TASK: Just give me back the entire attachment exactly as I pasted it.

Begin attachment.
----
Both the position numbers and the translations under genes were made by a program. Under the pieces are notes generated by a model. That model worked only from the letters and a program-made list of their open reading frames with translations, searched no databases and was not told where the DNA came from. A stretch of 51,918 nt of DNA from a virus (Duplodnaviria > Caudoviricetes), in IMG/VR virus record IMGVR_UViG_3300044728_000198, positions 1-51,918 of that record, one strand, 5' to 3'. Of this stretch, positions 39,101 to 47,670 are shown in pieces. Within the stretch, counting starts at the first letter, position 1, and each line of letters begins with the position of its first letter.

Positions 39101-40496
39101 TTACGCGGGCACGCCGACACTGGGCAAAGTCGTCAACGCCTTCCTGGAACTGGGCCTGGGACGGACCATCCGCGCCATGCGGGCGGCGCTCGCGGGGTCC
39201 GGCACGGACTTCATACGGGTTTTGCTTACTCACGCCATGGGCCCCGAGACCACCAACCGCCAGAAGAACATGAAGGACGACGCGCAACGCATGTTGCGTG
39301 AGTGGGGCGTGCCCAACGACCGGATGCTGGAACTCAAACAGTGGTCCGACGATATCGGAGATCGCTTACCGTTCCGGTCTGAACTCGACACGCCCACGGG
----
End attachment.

Both the position numbers and the translations under genes were made by a program. Under the pieces are notes generated by a model. That model worked only from the letters and a program-made list of their open reading frames with translations, searched no databases and was not told where the DNA came from. A stretch of 51,918 nt of DNA from a virus (Duplodnaviria > Caudoviricetes), in IMG/VR virus record IMGVR_UViG_3300044728_000198, positions 1-51,918 of that record, one strand, 5' to 3'. Of this stretch, positions 39,101 to 47,670 are shown in pieces. Within the stretch, counting starts at the first letter, position 1, and each line of letters begins with the position of its first letter.

Positions 39101-40496
39101 TTACGCGGGCACGCCGACACTGGGCAAAGTCGTCAACGCCTTCCTGGAACTGGGCCTGGGACGGACCATCCGCGCCATGCGGGCGGCGCTCGCGGGGTCC
39201 GGCACGGACTTCATACGGGTTTTGCTTACTCACGCCATGGGCCCCGAGACCACCAACCGCCAGAAGAACATGAAGGACGACGCGCAACGCATGTTGCGTG
39301 AGTGGGGCGTGCCCAACGACCGGATGCTGGAACTCAAACAGTGGTCCGACGATATCGGAGATCGCTTACCGTTCCGGTCTGAACTCGACACGCCCACGGG